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Oet: 16: ficiently accurate for common purposes, which any of your readers may pofsefs, by setting the twelve following plants in a row in the order here set down, all of which are either indigenous or naturalized in Great Britain, and seven of them grow wild in Scotland, which I have distinguished by the letter (S.) before the hour indicated in the margin.-If the sketches given in these two letters excite your correspondents to treat the subjects hinted at, it will give pleasure to Imp. corps of Nobl Cadets in St. Pete fburg. December 1792.
A VEGETABLE GARDEN CLOCK WITH TWO VEGE TBLE BAROMETERS.
of As there are but ten of the Eqninoxial opening plants which open at stated hours, the two first on the following list, are taken from fbutting those which but at a given hour.
Broad leafed ditto.
Linnean Names. Dianthus prolifer. Sonchus palustris.
open at English Names.
to Garden letuce.
Alpine bastard hawk
12 Blue flowered alpine. To this curious vegetable time piece, a couple of vegetable barometers may be added, which act upon similar principles, and are likewise sufficiently accurate for the gardener and farmer. The first barometer is the African mary-gold, or CALENDULA pluvialis. If the African mary-gold opens not its flowers in the morning about seven o'clock, you are sure to have rain that day, except it is to be accompanied with thunder.
The second barometer is the Siberian sow thistle, or SONCHUS Sibericus.
If the flowers of the Siberian thistle keep open all night, you are sure of rain next day.
TWO CURIOUS FACTS RESPECTING NATURAL HISTORY,
To the Editor of the Bee,
Your OUR correspondent M. has mentioned a pretty curious phenomenon, in vol. 13 p. 286 of the Bee, which you have explained in the most satisfactory manner. I will beg leave to add a similar fact, to which, though I had it from the most undoubted authority, some years ago, I could not give the full afsent of my mind, till I read the above paper. It will serve, at least, to corroborate your opinion.
A knife found in the heart of a growing tree. Two men in Rofs-thire being employed, sawing some large fir trees, observed a long black streak in one of the planks, pretty near the center, where,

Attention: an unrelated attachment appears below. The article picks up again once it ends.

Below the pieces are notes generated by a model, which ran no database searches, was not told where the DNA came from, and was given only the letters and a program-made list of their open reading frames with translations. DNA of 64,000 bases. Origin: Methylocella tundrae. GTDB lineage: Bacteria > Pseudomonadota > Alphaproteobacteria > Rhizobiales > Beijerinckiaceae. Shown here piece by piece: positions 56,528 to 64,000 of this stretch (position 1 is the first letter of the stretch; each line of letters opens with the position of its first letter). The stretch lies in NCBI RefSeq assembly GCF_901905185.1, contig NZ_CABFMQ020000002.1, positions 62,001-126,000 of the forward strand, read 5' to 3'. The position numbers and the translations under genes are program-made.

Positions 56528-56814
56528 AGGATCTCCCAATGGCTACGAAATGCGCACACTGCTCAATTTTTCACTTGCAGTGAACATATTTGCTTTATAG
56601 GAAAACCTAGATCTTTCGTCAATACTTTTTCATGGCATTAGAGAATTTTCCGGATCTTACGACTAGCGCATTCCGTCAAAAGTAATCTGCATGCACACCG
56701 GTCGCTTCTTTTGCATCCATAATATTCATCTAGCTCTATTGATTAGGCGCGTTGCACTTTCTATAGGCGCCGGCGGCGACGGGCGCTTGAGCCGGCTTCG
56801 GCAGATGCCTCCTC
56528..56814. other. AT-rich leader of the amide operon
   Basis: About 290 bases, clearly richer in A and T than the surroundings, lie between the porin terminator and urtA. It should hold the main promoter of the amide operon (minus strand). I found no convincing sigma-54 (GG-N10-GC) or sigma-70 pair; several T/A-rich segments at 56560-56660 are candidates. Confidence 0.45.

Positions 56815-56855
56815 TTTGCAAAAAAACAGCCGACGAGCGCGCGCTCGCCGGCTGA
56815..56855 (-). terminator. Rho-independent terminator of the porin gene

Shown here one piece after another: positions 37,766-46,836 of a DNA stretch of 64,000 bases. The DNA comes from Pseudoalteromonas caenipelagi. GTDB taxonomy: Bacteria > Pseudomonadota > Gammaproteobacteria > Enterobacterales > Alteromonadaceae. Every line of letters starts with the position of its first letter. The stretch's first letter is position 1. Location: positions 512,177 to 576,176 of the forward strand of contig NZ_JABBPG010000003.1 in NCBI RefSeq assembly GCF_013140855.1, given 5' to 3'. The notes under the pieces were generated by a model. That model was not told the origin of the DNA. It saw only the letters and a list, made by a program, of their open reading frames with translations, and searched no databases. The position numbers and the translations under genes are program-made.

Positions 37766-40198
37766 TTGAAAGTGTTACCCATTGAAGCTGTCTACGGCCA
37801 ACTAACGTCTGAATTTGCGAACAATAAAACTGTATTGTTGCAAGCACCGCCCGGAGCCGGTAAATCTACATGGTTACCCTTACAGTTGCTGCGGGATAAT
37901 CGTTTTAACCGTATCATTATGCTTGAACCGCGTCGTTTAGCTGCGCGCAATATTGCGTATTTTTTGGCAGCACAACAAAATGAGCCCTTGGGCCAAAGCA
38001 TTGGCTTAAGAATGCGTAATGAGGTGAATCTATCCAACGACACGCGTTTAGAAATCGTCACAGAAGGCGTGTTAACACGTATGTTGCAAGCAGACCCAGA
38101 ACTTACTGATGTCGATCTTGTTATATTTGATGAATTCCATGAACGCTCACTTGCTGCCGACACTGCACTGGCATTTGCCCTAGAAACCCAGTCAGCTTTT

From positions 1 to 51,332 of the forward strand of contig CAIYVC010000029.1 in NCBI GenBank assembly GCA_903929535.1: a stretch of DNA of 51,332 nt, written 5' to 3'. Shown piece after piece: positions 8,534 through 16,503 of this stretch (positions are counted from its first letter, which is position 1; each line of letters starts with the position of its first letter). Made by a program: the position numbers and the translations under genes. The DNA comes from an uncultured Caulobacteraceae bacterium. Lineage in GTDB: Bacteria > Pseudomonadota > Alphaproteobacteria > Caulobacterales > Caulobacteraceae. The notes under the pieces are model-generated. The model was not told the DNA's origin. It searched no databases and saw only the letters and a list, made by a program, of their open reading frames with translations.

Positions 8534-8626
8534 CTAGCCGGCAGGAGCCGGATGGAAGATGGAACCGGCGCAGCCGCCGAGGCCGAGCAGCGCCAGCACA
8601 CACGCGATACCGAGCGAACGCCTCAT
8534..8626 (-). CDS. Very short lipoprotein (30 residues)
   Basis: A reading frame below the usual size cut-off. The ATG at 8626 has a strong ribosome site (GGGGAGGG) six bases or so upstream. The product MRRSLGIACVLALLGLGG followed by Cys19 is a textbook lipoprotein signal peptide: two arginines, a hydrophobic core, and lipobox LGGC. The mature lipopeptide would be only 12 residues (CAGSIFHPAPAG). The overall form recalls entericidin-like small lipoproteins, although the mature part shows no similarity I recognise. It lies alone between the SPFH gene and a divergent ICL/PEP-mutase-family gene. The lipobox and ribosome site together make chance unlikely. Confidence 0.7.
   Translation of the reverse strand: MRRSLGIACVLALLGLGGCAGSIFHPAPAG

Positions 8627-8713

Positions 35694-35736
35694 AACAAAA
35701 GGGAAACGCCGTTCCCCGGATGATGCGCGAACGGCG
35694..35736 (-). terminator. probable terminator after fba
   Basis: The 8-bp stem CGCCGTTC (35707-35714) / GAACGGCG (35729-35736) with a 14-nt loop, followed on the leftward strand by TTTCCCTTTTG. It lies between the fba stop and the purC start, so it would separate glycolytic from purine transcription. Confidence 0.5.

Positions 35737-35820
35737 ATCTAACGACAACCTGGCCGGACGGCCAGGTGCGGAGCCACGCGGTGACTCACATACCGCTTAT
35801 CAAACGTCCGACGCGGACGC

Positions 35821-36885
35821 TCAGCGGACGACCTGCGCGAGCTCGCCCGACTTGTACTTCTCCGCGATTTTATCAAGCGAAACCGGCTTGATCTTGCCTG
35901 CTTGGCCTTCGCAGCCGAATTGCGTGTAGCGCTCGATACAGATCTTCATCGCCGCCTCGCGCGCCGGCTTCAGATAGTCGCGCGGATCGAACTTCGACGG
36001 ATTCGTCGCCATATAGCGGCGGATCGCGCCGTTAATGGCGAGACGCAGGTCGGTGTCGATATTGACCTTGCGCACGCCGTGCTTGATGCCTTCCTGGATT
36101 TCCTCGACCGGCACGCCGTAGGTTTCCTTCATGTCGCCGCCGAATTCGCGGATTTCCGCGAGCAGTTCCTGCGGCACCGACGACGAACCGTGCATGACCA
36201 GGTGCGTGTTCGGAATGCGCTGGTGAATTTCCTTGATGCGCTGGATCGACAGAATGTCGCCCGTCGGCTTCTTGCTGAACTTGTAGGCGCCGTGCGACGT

on examining into the cause, they found, to their no small surprise, a large knife inclosed, of a kind very much used in this country of old, which could not be accounted for, but in the manner you mention. It will no doubt, be urged as an objection to the truth of this, that, as iron is of a corrosive nature, the knife would have been consumed with rust, during the very long time it must have lain there; it was however, far from that, though a good deal rusted. I suppose it would have continued to rust, till the tree closed about it so as to exclude the air, but afterwards, that it would not consume any This however, is but a conjecture.
A much more wonderful fact than the above (to me at least) fell under my own observation a few days ago, which I would willingly see inserted in the Bee, if you thought it might serve any good purpose; or, if there is any thing new to you in seeing
Muscles in the heart of solid stone.
A gentleman in one of the most northern parishes in this county having occasion to burn some lime, was carrying the lime stone from an adjacent island, in the sea, below flood mark. Upon breaking the stones, to prepare them for the kiln, they were found to contain several living muscles, some of them. about the size of French beans. I was on the spot, saw the phenomenon, but could not explain it. I need not mention the queries that would occur to a superficial naturalist, like myself, upon seeing the above. I have only further to add, that every muscle, at whatever distance it was from the sea, had a communication with it, by a very small hole quite through the stone. I am, Sir, Th. R. Sutherland, May, 93.
THOUGHTS SUGGESTED BY READING,
LINES ADDED BY MR HASTINGS TO MUKLE'S LUSIAD.
For the Bee.
IN the tenth book of the Lusiad of Camoens, the goddefs predicts to Gama the future conquest of the Portuguese in India. After detailing the heroic actions of Pacheco, the laments his fate in the following passage, to which Mr Hastings, continuing the predictions to his own times, added the succeeding lines, which are distinguished by inverted commas. The additional thoughts are marked with single com
The lofty song, for paleness o'er her spread,
The nymph suspends, and bows the languid head;
"Yet fhrink not, gallant Lusian, nor repine
Where'er succefs th' adventrous chief befriends,
And, let ambition's hopes be thus repaid,
Amid the dazzling glare of pomp and pride;
'As starting from their troubled couch they rise-
And marks the horrid scene-without a tear
Which by his toil was fertiliz'd in vain.
"Death bath murder'd sleep," they cry,
And fhe, poor helpless innocent is left alone.
If such the scenes which recollection brings 'Dearly is bought the pomp and wealth of kings!" And though ambition's mignions this may GLORY call Shall JUSTICE fheath her sword, nor let it on the dazzling culprit fall.' TIMOTHY HAIRBRAIN.
I HATE that drum's discordant sound,
Of tawdry lace and glittering arms;
To march, and fight, and fall in foreign lands.
I hate that drum's discordant sound,
THE WAY TO GROW RICH.